Risk Budgeting and Dynamic Asset Allocation

story_images_icebergAs a speaker at this spring’s Global Investment Conference in Banff (April 5 – 7), Jeffrey Scott, Chief Investment Officer at the Alaska Permanent Fund Corporation, will be sharing his views on how risk budgeting and dynamic asset allocation interact with strategic asset allocation. In advance of the conference, we asked him to answer questions on how these are applied at the Alaska Permanent Fund.

Q: What risk factors do you single out?

A; We go quite in depth, but we start by constructing our portfolio based on five primary risk factors: global rates, global equity risk premium, global inflation protection, global credit and currency. The next step is a deeper dive into secondary risk factors embedded in each primary risk factor building block. Third step is slightly more complicated as we try to account for sophisticated beta and alpha risk factors. At an overall portfolio level, we set limits on our exposure to the “liquidity” risk factor.

Q: How much domestic and how much foreign content do you have in the portfolio?

A: It’s still predominantly U.S. home-centric, which is something that we’re trying to address. Having said that, calculating exposure between domestic and foreign can be quite complex, for example the absolute return allocation is currently mapped to the U.S., which is not a true representation – you have to get to position-level detail from hedge funds for geographical  bifurcation. Furthermore, where a company is legally domiciled may have little relation to its origin of business.

Q: With the global risk factors, do you break them down geographically?

A: Yes, we include geography in our secondary risk factor analysis. It’s something we’re continuing to work on trying to increase that level of diversification. As a matter of fact, we have an upcoming work session on improving the diversification of the portfolio. Even though we set up the framework of looking at risk factors two years ago, and really adopted it a year and a half ago, it was designed to increase communication and highlight the fact that the portfolio was not diversified. Hence,  80% of the portfolio’s risk comes from one risk factor, equity risk, and two-thirds of the portfolio has a home bias allocation to the U.S.

Q: How do you create a risk budget and then manage it?

A: The risk budge starts by setting a high level risk factor allocation based on the plan’s risk tolerances.  This allocation becomes the risk benchmark. Then the active risk budget sets the boundaries to which we deviate in general from the risk benchmark. For example, we have three different zones: how far the CIO can deviate from the risk benchmark, how far the executive director and CIO can deviate from the benchmark, and lastly at what point any further deviation requires the board’s approval.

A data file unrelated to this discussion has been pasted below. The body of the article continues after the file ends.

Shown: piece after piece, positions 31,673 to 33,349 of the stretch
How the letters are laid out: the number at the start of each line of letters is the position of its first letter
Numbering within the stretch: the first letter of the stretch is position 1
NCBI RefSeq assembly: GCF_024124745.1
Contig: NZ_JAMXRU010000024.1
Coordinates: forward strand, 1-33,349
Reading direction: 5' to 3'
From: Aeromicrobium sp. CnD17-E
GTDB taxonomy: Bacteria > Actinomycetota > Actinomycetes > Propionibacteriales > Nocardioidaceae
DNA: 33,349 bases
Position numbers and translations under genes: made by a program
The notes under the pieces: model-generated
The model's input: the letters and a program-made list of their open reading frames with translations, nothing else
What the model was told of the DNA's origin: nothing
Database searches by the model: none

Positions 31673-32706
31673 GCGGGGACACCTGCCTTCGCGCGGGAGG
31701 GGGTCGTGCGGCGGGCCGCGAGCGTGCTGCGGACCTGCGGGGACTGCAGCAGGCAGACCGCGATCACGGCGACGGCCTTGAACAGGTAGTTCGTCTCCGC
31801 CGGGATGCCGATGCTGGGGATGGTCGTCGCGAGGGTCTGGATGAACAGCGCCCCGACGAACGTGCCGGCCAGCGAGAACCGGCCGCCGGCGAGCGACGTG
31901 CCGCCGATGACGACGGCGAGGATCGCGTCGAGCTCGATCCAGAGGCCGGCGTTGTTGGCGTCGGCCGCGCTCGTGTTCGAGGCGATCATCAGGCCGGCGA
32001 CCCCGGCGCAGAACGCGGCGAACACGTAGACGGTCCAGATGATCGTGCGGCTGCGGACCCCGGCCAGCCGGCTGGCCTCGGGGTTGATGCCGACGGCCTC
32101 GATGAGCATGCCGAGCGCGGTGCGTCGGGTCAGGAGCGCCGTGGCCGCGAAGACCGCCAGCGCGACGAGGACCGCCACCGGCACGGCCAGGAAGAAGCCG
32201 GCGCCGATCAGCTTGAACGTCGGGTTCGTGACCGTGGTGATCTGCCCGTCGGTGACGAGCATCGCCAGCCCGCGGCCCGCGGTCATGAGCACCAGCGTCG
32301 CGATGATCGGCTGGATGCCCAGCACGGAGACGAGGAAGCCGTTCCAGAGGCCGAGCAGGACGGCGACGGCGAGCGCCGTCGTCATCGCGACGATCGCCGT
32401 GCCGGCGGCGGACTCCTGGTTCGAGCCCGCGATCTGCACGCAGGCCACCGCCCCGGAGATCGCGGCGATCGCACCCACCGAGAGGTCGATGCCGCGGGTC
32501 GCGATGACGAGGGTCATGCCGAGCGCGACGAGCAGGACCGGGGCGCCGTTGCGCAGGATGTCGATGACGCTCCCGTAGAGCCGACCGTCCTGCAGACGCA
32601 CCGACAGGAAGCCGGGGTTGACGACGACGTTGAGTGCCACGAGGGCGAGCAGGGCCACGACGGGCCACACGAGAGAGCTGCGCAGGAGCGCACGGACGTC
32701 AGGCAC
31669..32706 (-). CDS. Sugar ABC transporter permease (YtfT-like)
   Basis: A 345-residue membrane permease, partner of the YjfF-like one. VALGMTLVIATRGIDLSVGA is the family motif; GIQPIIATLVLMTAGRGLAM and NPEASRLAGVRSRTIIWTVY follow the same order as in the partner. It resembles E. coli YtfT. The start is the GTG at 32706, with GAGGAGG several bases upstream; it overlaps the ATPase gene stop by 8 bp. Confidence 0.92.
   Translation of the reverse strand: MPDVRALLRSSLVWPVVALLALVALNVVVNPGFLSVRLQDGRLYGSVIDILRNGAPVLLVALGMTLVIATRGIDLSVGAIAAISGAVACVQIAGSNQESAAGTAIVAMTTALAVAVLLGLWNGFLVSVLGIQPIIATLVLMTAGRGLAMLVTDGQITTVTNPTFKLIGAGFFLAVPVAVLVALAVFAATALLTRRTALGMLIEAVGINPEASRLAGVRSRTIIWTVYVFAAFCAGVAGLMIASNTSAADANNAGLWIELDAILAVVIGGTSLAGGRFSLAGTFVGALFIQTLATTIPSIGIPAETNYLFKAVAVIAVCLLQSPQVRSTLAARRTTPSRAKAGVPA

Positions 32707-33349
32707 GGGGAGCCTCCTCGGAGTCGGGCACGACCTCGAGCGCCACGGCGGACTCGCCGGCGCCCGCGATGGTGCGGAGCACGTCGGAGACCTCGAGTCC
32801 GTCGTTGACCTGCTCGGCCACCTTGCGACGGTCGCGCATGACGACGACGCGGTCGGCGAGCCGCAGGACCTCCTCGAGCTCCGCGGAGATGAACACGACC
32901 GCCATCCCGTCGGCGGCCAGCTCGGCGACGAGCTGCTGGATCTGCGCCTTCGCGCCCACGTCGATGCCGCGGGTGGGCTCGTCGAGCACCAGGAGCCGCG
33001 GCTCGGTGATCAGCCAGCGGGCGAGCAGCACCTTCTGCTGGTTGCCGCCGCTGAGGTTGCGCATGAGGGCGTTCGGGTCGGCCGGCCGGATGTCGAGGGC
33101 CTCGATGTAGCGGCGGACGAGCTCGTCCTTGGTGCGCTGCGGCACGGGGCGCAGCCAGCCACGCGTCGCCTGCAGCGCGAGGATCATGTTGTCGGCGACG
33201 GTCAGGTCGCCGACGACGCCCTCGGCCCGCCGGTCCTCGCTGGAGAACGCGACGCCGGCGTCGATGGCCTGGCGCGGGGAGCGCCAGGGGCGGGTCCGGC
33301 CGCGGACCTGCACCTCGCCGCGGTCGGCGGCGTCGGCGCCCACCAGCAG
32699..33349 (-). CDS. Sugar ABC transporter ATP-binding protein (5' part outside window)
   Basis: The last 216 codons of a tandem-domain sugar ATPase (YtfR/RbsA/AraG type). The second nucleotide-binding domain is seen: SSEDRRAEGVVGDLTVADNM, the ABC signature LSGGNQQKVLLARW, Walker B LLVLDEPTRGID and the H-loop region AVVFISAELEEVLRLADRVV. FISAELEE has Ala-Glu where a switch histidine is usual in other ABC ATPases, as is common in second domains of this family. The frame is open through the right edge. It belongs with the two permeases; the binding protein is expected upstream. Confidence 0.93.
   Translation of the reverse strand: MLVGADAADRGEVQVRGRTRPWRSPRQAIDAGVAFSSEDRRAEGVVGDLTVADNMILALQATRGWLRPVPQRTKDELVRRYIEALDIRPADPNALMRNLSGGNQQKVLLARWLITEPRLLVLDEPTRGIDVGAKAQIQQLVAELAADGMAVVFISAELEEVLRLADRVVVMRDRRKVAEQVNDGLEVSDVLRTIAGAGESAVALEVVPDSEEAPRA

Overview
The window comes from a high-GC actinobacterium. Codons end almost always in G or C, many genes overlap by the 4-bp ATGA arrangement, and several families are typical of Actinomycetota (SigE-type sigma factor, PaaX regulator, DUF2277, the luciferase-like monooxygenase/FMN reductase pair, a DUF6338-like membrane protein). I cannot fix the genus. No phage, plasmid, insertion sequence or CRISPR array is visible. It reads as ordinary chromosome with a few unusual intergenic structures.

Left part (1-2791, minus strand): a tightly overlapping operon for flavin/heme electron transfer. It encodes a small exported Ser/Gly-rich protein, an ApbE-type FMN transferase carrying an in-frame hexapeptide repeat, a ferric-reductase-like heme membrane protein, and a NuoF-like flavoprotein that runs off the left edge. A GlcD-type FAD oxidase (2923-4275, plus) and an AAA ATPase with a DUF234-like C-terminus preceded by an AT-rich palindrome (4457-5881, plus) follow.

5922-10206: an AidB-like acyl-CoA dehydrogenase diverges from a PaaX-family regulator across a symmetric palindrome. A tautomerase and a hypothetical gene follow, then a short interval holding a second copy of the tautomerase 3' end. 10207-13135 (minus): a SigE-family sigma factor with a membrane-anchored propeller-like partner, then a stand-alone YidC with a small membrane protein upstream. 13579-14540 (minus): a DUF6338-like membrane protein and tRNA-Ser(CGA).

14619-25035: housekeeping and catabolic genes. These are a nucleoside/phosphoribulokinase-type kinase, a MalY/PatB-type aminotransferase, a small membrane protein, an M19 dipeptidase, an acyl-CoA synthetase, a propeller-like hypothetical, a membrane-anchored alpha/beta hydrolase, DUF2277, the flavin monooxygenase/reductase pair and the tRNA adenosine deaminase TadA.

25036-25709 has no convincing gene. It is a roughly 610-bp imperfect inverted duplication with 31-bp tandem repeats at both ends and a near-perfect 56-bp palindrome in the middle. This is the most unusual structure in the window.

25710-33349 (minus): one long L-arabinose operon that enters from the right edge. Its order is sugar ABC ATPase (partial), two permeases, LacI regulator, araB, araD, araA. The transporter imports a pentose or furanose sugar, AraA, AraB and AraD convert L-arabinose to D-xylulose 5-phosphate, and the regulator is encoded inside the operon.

For active risk management we use both tracking error and relative VaR for limits. At the highest level, total tracking error relative to the risk benchmark is a green zone at 350 basis points — CIO operating range. From 350 to 500 basis points, the executive director and CIO can work together to have a greater deviation from the risk benchmark. Above 500 basis points, we have to get approval from the board.

Q; With dynamic asset allocation, how frequently are you shifting the allocation?

A: It can be quite frequent, as much as monthly. But we’ve outsourced that essentially to our absolute return fund managers and our external CIOs. So they are the ones who are basically making the dynamic asset allocation through our active risk budget.

Q: How did you restructure your communication process?

A: We adopted a comprehensive risk-based investment policy last May based on our green-zone investment concept. You can think of a green light, yellow light and red light, as a  communication tool that allows everyone to understand the boundaries in which we can operate. There are green/yellow/red zones for a multitude of risks, ranging from dollar allocations to tracking error. The investment policy clearly outlines who has accountability, authority and responsibility to manage within the risk framework concept.

Q; How frequently do you make presentations to the board?

We make presentations to the board on a quarterly basis. However they access to the daily  risk dashboard. Again it’s colour-coded. Whenever, a transition occurs into yellow or red zone the CFO notifies the appropriate parties, along with the CIO’s recommended course of action. Communication channels must be timely and fluid and not limited to quarterly meetings.

To learn more about the Global Investment Conference, please visit the events section of the website. If you are interested in attending the event, please email Garth Thomas to be considered, as limited space available.